Client: Private Date: 2012 Categories: Single Family House, Integral Remodeling

ASCER AWARD 2014 (Honorable Mention Architecture)

COACV 2013-2014 (Architecture and Restoration Award. COACV Awards Act)

This small house, with three facades, 4 x 6.70 meters in plan, is nestled between narrow stairs, in El Barrio Antiguo, on the slopes of the Benacantil in Alicante.

This project arises from Inmaculada’s desire to have a new home, close to her work, that meets her current needs, and that even allows, on the first floor, to project a mini apartment with autonomy with respect to the house above, in case one of her children wants to visit her.
The project is conceived as a rehabilitation and extension of the existing house, which was practically in ruins.
Inside, the new structure, made of HEB beams and a composite sheet metal slab, is unclad and honest, as are the handrails and staircase made of galvanized sheet metal and tubular metal profiles.
The few partitions that are projected are made of glass, 16mm thick, and the finish of floors and wet rooms are a continuum of microcement.
On the first floor, every nook and cranny is studied to finally resolve a kitchen, bathroom, closet, bedroom and living-dining room, with an obligatory spatial continuity due to the reduced space.

The second floor is the day area of Inmaculada’s house: kitchen-dining-living room, which has as its centerpiece the staircase, which develops as a sequence of permeable, metallic steps, intertwined around a series of steel cables, in the form of a harp, which act as a railing.
On the second floor is distributed the master bedroom-study-dressing room-bathroom.

On the facade, the perforations are strategically distributed to, depending on the case, illuminate the desk, support the sofa area with natural light, intimately illuminate the bathroom area or, in the case of the roof tower, function as a large main skylight that permeates with light, degrading in height, almost the entire house. All these strategically designed façade openings function as cross ventilation, hygienic and revitalizing, circulating the air between its north and south facades.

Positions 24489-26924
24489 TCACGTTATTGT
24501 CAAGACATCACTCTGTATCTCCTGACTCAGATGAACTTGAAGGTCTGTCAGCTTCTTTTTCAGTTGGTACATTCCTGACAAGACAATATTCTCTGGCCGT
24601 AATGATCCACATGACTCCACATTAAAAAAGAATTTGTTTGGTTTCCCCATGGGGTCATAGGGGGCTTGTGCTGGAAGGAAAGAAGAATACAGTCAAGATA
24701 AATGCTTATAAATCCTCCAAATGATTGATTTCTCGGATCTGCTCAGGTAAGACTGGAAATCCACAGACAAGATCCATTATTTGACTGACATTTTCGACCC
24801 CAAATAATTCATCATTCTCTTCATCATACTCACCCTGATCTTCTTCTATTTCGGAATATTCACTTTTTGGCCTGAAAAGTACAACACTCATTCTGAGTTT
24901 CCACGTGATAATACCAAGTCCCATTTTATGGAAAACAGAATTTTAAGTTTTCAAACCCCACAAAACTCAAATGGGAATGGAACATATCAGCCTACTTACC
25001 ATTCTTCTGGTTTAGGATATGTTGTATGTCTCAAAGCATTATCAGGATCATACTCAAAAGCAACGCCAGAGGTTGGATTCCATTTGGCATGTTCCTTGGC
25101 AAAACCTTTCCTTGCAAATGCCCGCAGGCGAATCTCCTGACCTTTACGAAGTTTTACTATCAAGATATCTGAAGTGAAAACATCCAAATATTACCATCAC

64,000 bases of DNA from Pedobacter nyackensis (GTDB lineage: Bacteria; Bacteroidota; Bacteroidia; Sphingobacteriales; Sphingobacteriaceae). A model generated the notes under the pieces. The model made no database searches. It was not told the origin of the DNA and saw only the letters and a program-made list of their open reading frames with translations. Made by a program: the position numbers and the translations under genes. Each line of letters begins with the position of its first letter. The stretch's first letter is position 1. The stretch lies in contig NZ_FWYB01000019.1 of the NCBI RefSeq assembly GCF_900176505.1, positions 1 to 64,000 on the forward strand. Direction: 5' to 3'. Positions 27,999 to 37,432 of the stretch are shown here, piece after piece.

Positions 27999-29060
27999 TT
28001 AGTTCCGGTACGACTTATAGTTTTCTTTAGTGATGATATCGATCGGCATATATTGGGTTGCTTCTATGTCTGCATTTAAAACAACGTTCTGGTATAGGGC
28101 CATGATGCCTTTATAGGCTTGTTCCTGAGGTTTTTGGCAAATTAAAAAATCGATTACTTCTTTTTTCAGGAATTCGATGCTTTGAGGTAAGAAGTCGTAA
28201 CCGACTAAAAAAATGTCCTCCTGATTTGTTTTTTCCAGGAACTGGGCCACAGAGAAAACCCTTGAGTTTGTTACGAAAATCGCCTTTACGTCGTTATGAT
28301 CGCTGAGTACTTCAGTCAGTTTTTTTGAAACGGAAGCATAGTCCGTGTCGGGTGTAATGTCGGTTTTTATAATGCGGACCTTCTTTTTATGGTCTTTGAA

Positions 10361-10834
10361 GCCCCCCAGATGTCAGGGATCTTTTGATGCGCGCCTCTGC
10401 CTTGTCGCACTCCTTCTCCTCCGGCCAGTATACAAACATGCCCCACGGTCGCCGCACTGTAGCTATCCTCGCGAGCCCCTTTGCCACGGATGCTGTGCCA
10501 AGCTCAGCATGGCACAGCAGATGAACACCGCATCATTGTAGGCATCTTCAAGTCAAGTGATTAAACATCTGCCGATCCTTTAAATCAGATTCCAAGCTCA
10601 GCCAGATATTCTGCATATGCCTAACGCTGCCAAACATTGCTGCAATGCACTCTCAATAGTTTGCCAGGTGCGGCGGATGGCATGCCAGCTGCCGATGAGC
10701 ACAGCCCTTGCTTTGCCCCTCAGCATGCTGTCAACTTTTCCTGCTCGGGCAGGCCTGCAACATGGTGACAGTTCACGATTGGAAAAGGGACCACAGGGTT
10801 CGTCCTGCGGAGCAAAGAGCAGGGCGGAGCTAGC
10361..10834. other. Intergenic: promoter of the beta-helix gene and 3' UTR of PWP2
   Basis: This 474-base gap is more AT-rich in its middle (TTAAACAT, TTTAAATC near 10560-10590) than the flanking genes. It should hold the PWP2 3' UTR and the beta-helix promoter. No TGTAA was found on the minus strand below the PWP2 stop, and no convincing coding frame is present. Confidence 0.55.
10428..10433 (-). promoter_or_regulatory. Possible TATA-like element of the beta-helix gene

Towards the street, the premise of this series of openings is to gain, through rips and flares, different situations such as reaching the first rays of sunlight from the east, to have a view towards the entrance to San Roque street, or to avoid window sills where to lean and perch on the façade openings, with a protective purpose. Here the openings build the oblique look, the facade is modeled to be able to decongest the physical and constrained situation imposed by its urban configuration.

Finally, and most importantly, this facade, and its openings, in contact with the public space is protected by a stamped tile veneer, which accompanies us and steps as we climb the stairs of San Roque Street, side facade and finally Navios Street.
The tile covers the plinth of the house, climbs up the facade and enters its openings, jambing them, adapting with geometric perfection to the series of flared planes that make up its elevations.

This tiled plinth and the formal image of the continuum of holes drilled in the facade massif, protected by permeable stretched sheet metal trellises, gives it a mediating image between the tradition of the place and the decidedly contemporary vocation of the El Enroque house and its owner, Inmaculada.

Co-Authors: María José Antón Lozano Location: Alicante Photography: CabreraPhoto, Rocamora Diseño y Arquitectura